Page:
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Brooklyn businesses get boost from mobile-optimized Web directory

The Park Slope Fifth Avenue Business Improvement District (BID) is aiming to increase foot traffic to neighborhood stores with a new mobile-optimized version of its Web site.

Mobile Web developer Mobile Meteor created the handheld-compatible site with the BID, which represents a formal organization of business owners and tenants in the Park Slope area of Brooklyn, NY. The Web site includes a directory of local businesses organized by commercial category.

“The overall strategy was to make the Park Slope Fifth Avenue BID’s site and business directory – which lists all of the street’s bars, restaurants, stores and other businesses – simple and easy to use on a smartphone,” said Denis Hurley, founder and president of Mobile Meteor, New York. “The result would be a mobile-optimized site that gets current and potential customers into local businesses and gives the BID a way to build ongoing relationships to keep people coming back to Fifth Avenue.”

The Park Slope Fifth Avenue BID, New York, was founded in 2009 by the Fifth Avenue Merchants Association to promote and maintain merchants and businesses on Brooklyn’s 5th Avenue.

Mobile Meteor helps small businesses set-up mobile-optimized Web sites.

How it works
Mobile Meteor’s platform detects whenever a consumer is trying to reach the BID’s Web site from a handheld device and loads the mobile-optimized version.

Web site functionality varies depending on the type of handset, but each version enables features such as click-to-call, information screens with news and photo content and integration with social media tools such as Facebook, Twitter, Foursquare and Yelp.

Here is a screen grab of the application home page on the iPhone:

The iPhone version of the Web site includes additional features, letting users rotate the screen to view more information.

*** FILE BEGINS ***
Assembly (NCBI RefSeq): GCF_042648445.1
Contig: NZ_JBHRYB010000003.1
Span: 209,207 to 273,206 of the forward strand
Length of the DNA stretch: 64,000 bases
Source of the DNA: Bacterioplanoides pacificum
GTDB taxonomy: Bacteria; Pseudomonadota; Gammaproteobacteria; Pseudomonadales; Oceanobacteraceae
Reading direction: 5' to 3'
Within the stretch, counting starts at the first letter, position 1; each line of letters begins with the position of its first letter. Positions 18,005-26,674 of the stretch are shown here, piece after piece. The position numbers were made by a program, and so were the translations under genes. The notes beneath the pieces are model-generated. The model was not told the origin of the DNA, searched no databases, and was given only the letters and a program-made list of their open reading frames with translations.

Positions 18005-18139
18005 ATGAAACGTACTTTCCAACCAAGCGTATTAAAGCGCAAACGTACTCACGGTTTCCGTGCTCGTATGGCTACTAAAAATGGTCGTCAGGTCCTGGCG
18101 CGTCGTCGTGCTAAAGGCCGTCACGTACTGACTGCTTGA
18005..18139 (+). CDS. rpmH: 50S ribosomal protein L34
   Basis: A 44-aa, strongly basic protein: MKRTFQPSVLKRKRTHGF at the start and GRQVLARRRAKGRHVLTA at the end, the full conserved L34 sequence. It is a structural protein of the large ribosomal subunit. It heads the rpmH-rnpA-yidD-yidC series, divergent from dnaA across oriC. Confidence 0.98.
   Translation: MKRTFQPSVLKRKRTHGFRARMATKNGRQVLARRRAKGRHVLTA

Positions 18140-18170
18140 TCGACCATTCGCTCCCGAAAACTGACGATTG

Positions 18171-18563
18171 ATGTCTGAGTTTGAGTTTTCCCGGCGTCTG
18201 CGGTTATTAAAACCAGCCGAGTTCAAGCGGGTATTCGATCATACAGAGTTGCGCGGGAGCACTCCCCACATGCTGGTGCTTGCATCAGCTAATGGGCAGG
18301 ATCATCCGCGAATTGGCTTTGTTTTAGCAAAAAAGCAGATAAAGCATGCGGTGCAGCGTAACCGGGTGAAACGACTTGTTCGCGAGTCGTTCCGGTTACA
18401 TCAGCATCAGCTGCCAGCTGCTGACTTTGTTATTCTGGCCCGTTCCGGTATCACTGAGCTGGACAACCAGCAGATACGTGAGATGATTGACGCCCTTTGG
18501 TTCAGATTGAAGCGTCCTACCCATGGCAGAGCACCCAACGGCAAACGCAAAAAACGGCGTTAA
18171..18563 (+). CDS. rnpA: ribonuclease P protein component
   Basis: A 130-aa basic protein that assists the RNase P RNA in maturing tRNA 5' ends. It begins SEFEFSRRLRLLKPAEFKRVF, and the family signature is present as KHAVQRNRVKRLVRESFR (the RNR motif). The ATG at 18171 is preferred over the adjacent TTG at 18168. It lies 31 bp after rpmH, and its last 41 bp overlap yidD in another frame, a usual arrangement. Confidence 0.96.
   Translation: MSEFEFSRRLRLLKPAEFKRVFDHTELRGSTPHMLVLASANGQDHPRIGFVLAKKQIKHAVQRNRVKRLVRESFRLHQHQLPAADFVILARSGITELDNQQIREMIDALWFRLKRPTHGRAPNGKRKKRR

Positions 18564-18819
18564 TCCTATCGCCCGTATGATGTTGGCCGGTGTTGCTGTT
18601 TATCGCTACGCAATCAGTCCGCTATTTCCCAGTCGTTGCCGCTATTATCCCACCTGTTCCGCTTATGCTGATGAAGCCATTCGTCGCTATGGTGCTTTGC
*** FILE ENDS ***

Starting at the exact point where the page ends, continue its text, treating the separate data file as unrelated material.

When users rotate the iPhone clockwise, they access a business directory that they can use to find businesses organized by category.

Here is a screen grab of the business directory feature in action:

This information is available on BlackBerry, Android and other mobile devices with an extra click.

Each business listing includes directions and a phone number that users can click to call.

By rotating the iPhone counter-clockwise, users access a page with news items about the Park Slope Fifth Avenue BID.

Businesses on the BID site include banks, gyms, restaurants, pet care services, florists and a wide range of other stores, per Mobile Meteor.

“Having a mobile site ensures businesses keeps customers who may have been looking for them on a smartphone but give up because they can’t find the basic information they need, like an address, phone or menu,” Mr. Hurley said. “It also offers new opportunities to raise awareness about businesses’ brands and promote whatever services and goods they provide.”

Small business goes mobile
Businesses – even small businesses – are turning to mobile commerce with increasing frequency.

For example, over 50,000 merchants of varying sizes have signed up to offer deals to consumers through the Shooger mobile couponing application (see story).

In addition, a number of mobile developers are offering cost-effective solutions for mobile Web site development, opening the door for small businesses (see story).

Mobile Meteor said that small businesses looking to expand into mobile need to ask themselves two questions.

“One: ‘Are current and potential customers trying to find me on smartphone?’” Mr Hurley said. “And, two, ‘Would having a simple marketing tool that helps me build long-term relationships with customers help grow my business?’

“If a business answers yes to one or both, then they probably need a mobile site,” he said.

Final Take
Peter Finocchiaro, editorial assistant at Mobile Commerce Daily